Wednesday, June 26, 2013

Shadow of Night, Deborah Harkness


Obviously, I liked it. And I was devastated when I finished that I have to wait an indefinite amount of time. In fact, all my other books looked boring - all I wanted to read was book 3.

To catch up anyone who hasn't read my review for the first book, A Discovery of Witches and this one are part of the All Souls Trilogy. I'm not surprised at all this book won the 2012 Goodreads Choice Award for Best Paranormal Fantasy.

At the end of the first book, witch Diana and vampire Matthew escape into the past in an attempt to find a teacher for Diana and keep the council, the group that ensures the agreement keeping the species/races separate is kept, from attacking again. This book starts as Diana and in 1590.

Matthew is Matthew Roydon, an actual historical figure little is known about, and is friends with many other historical figures such as Sir Walter Raleigh and Christopher Marlowe, known as Kit. Kit is actually not a fan of Diana. He's jealous of her really, as Matthew loves her, not Kit. Most of these friends, including those I just mentioned, are part of the School of Night. Through the book, Diana, a historian, gets to meet many other figures Rabbi Loew, Queen Elizabeth, even Emperor Rudolf.

Frankly, Matthew is an ass for the first...half or so of the book. I don't believe I really mentioned in my review of the first book that Matthew could be a little overbearing. Like many vampire novels, vampires here are animalistic in that they are possessive and territorial. Add to that the incredibly patriarchal society in 1590, Matthew becomes an ass of epic proportions. Now, in some cases I have to give him a pass in some respects. He did live in this era, he does know the people and the customs. So, in many cases Diana does have to bow to his "expertise." In many other cases, if he'd listened to his damn wife, he wouldn't have gotten her accused of witchcraft in a time where witch hunts were a fun Saturday night! No, that actually happened.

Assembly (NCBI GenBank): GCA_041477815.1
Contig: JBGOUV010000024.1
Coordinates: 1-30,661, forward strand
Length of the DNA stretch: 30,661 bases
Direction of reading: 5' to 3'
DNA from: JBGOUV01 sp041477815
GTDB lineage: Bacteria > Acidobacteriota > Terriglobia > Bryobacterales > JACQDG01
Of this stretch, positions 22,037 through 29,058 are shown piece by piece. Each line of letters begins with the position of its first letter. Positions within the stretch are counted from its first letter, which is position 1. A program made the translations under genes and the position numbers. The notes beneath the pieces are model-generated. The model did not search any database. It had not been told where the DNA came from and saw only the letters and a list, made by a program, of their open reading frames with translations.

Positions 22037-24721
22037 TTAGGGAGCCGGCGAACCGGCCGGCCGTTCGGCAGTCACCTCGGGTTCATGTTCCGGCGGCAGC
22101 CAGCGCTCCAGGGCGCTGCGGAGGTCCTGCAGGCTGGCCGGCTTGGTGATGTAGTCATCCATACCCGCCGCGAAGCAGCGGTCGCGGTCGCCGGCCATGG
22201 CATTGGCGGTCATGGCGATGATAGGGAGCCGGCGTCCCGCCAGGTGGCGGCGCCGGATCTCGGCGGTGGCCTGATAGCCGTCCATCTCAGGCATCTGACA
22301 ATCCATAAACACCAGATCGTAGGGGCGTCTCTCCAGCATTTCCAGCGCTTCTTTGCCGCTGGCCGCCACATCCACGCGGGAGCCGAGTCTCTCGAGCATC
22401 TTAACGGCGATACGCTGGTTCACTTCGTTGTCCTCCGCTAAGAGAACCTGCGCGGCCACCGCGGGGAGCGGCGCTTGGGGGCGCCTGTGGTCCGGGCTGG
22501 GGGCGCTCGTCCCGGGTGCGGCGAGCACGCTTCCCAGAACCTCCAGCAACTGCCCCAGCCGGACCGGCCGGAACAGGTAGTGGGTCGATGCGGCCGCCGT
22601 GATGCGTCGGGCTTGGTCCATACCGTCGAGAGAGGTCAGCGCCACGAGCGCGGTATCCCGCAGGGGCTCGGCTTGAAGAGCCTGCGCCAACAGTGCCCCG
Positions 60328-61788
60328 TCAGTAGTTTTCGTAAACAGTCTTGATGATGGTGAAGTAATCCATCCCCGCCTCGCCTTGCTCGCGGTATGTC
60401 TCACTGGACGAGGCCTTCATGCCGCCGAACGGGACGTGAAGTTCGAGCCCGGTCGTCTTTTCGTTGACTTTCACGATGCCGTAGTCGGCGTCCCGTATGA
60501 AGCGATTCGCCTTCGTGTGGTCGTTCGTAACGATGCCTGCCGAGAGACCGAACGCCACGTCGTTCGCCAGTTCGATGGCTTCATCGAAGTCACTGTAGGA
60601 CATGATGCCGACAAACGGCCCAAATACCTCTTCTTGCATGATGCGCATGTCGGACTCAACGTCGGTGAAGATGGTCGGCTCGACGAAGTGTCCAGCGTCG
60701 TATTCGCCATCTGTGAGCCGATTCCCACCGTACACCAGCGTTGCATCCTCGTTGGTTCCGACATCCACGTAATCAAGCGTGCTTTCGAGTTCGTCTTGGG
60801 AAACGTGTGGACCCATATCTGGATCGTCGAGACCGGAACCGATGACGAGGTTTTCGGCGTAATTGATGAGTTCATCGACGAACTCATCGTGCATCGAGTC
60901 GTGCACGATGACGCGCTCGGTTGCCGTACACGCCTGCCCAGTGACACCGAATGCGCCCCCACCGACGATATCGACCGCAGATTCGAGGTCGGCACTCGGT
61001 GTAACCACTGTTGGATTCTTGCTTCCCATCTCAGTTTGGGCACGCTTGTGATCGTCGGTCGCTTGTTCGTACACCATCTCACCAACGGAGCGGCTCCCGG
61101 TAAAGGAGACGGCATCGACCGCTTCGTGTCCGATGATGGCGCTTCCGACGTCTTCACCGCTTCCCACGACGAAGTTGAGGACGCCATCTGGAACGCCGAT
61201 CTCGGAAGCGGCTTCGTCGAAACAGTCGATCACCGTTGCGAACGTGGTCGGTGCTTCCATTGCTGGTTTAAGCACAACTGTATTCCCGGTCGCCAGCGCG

It comes out Matthew is dealing with many other issues related to being back in 1590, influencing his asshole level. One of which is seeing his dead father. The father Matthew had the euthanize. Another is that Matthew is dealing with being married again. We find out in the first book that before he became a vampire, Matthew was married and had a son. His wife and son died. It's implied in the book one, but it's confirmed in this one that he tried to kill himself after their deaths. It was then that Phillip and Ysabeau, his vampiric mother and father, "saved" him. As a Catholic, he has always carried a ton of guilt for trying to commit suicide. On top of that, he feels responsible for his wife's death because he came to believe he forced her into marrying him. I'm not going to go into exactly how he decided that, you can read it (I recommend it, clearly), but then he has the guilt of facing the father he killed. He feels responsible for all these deaths, and Diana helps him to forgive himself.